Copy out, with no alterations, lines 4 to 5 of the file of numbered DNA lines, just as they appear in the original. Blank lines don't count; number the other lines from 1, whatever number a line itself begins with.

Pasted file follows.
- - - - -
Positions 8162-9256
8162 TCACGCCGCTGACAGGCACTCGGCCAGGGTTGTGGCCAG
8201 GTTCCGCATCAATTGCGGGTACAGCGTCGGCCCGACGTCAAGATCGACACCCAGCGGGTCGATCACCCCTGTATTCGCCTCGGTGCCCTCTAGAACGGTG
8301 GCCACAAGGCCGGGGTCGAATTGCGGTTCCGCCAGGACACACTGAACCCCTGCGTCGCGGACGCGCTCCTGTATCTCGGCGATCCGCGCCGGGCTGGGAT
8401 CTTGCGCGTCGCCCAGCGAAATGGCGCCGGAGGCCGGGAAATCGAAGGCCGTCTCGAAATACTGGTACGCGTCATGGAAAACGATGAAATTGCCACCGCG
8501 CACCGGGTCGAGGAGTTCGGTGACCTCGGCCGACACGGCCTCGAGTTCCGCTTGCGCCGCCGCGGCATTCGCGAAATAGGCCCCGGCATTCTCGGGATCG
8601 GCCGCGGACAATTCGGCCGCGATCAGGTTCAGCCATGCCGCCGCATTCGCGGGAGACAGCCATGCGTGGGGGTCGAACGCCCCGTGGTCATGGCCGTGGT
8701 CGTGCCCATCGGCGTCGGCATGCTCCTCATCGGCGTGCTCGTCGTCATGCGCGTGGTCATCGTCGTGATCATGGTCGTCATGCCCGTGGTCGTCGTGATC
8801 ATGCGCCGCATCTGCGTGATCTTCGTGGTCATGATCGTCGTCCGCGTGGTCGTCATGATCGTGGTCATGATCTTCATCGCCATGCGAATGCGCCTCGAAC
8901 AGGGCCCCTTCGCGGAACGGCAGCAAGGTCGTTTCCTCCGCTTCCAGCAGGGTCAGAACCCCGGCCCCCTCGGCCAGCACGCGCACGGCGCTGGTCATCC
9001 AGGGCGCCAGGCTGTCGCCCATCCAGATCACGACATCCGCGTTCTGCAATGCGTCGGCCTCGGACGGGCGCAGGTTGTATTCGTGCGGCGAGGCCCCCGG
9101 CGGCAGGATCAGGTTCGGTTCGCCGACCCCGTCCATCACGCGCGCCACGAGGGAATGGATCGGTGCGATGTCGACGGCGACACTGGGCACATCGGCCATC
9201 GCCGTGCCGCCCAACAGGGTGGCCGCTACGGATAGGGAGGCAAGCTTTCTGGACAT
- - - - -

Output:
8301 GCCACAAGGCCGGGGTCGAATTGCGGTTCCGCCAGGACACACTGAACCCCTGCGTCGCGGACGCGCTCCTGTATCTCGGCGATCCGCGCCGGGCTGGGAT
8401 CTTGCGCGTCGCCCAGCGAAATGGCGCCGGAGGCCGGGAAATCGAAGGCCGTCTCGAAATACTGGTACGCGTCATGGAAAACGATGAAATTGCCACCGCG